Death by Darjeeling
You are grateful that the wind doesn’t cast shadows.
When you spot it testing the arrogance of flowers,
you reach out to protect their torn shadows.
You are already Darjeeling’s prisoner:
you mistrust your watch –
how can its hands hold the death of daylight?
Because rain is always a trespasser, you carry the fear like a secret:
wetness is always a surprise, its body an earthworm.
There is Giri Niwas and Sharma Cottage and Lama Building,
but before all of these is Madhu-di’s shop, her voice like a sleepy pigeon,
asking why you’ve stopped buying tomatoes.
You say something about the colour red.
‘‘They killed Madan Tamang near the Planter’s Club …’’
Age has done her life great violence – now only her shop can hold her girth.
Her words move at the speed of hunger: ‘‘Death digests everyone in Darjeeling’’.
On Lebong Cart Road are the town’s children.
There is always a newborn on someone’s lap.
Here the streets are nurseries.
Children are born. Crematoriums grow.
Even the dead must be employed –
so they bring in tourists.
Pilgrims hunting for ancestry in damp soil,
that makes life look like an immigrant. Death is a drug.
Candles, flowers without baptisms, silk khaada.
You see your breath turning to cold smoke
and you wonder why the dead should only be respected.
Later you apologise to yourself, for this wayward meanness –
it is only the wickedness of sorrow, this long tourism of illness,
the failure to remember that you were also dead once.
To your right is Happy Valley, where tea is more expensive than gold.
On the left lies the Hungarian linguist Alexander Koros.
Both need strangers and the secret education of tongues –
the man, his picket fenced language; and tea.
You hear the accent of its history in the crack of the blue china.
And you think of death as a season – why else would it return?
You begin to concede that there is only one season in Darjeeling:
it lives inside throats of hawkers at Chowrasta – ‘tourist season’.
Here, at the town centre, severed heads of men were hung once:
traitors, they thought Gorkhaland was cartilage. Violent hermits.
The clouds nudging the hills are blotting paper.
They will wipe away these blisters of sight.
All the tourists need is the mountain sun. A metaphor to trap a holiday.
And so Tiger Hill, its sunrise and sunset a Darjeeling day held in parenthesis.
In your sleep you hear the tourists move, walk on socks and shiver,
you hear the jealousy of rain and their search for the sun,
the holiday’s beauty spot. Your dreams search for a corridor,
the sun for a camera, its right to love outsiders.
In your stolen sleep, two things are turning into statues –
a tree and its dying shadow; the other is a poet with a placard.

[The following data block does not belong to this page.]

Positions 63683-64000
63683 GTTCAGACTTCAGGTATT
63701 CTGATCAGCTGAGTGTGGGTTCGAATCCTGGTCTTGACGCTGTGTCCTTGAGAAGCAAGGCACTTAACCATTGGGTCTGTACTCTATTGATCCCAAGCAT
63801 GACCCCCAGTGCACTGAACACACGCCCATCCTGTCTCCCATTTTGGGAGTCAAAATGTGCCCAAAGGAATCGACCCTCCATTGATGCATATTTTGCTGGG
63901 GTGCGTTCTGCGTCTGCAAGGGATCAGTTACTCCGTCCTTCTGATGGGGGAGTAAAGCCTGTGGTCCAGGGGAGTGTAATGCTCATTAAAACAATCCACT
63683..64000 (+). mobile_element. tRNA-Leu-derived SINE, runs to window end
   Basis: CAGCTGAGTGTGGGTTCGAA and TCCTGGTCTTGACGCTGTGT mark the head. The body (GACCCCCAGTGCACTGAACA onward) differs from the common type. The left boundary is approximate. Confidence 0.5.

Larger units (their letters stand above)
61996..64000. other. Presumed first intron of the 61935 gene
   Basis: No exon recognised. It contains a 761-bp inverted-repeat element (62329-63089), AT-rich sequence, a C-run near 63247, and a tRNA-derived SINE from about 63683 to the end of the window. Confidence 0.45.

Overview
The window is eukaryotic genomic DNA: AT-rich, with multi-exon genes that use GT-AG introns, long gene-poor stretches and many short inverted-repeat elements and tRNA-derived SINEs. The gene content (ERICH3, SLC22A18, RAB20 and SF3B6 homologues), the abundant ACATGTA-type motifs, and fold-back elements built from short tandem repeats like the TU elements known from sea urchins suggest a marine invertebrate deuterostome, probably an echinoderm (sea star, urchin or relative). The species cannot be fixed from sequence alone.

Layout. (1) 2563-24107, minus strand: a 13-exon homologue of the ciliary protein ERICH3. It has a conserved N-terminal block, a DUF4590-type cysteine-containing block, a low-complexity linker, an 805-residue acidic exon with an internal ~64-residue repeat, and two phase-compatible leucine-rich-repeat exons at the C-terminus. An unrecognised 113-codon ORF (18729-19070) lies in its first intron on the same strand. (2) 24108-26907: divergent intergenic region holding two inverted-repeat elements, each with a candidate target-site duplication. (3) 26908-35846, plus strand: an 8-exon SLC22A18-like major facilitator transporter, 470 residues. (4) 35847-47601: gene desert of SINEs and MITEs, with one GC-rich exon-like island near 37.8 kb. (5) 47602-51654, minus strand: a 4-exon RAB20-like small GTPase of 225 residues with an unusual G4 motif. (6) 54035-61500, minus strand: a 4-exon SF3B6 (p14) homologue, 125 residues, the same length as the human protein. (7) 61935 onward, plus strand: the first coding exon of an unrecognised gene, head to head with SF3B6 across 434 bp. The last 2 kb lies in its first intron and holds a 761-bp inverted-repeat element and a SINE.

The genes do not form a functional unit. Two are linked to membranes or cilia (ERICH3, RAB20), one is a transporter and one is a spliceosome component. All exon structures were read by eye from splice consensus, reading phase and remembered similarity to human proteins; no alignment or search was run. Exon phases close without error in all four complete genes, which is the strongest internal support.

On the placard is the horoscope of a poem,
its words gathering into a murmur, collected futures,
words its caged warriors: ‘Gorkhaland, Gorkhaland’.
Revolutions, like dreams, begin untitled.
* * *
My Nephew Grows Into Verbs
Even curiosity demands ceremony.
The three-year-old’s voice is a ripe fruit thudding to the ground.
On the wall are spit marks, coloured rust by betel leaf.
For him these could be photographs on walls.
The human form is not a standard design –
everything doesn’t need a face.
Time is damp. It’ll soak him into agedness.
Running water is wildlife to him.
Anger has loose innards.
The horizon is a monkey.
Emotion has fingers.
Danger is a stimulant.
Everything is a sculpture.
And happiness is a piece of coincidence.
An aunt’s love is always tropical.
There is extravagant moisture in that affection.
My nephew wants to see love as if it were a thing –
breakable, malleable, chewable, and like plastic.
I want to tell him that transparency is overrated,
that it can’t hold my love.
Imagine your intestines visible, I say, as you eat.
The little boy can’t. And so he asks for a glass of water.
Nothing happens in the mirror, he withdraws.
I know he’s looking for architecture,
for a building that will lock away all affection,
that which doesn’t let him fall or pull him to bed at nine.
For affection is like gravity –
it holds without chains.
My nephew overestimates the intelligence of water.
He wishes that the wind was prettier.
Smell is an enemy that he’ll tame soon.
Heat he treats, rightly, as competition.
Light is his parents’ religion.
The tongue is a Lego toy building –
it’ll collapse if too much is piled on it.
He still can’t grasp the hangover caused by books.
The window is a camera with a perennially open aperture.
The bed is a roadless park.
And life as temporary as a ladder.
My nephew grows into Verbs.
* * *
What are you hiding?
It’s too hot to play hide and seek.
And so I trap my nephew into rest.
There are words hidden inside words, I say.
The little boy prepares to tear paper.
Look how an “ear” is hidden inside “hear”.
He looks at his ear in the mirror –
That smooth surface is his lie detector.
He sees what he’s always seen.
And so he isn’t convinced.
I want to tell him how men hide inside women.
There’s an “Adam” inside every “Madam”.
He is so little, metaphor’s lost on him.
Soon the body becomes a toy.
See, I say, pulling him close,
there’s an “and” inside “hand”.
He sees only green veins, not conjunctions.
“Egg” he declares, jubilant at finding it inside his “leg”.
Spelling is such a spoilsport.
He is sad to discover that there is no “I” hiding in an “eye”,
or that “foot” and “boot” are not related.
His body’s letting him down and so he moves to the fridge.
“Rice,” he screams in joy. “Ice?” his next question.
I smile. This is a new family tree.
I’m suddenly competitive: “Eat” hides inside “meat”.
But it is he who wins in the end,
when he finds “air” in his “hair”.
And we return to our bodies.
~ Sumana Roy’s poems, essays, and short fiction have been published in Granta, Guernica, Prairie Schooner, Caravan, India Quarterly, Himal Southasian among others. She writes from Siliguri, a small town in sub-Himalayan Bengal, India, and her work is available at http://sumanaroy.in/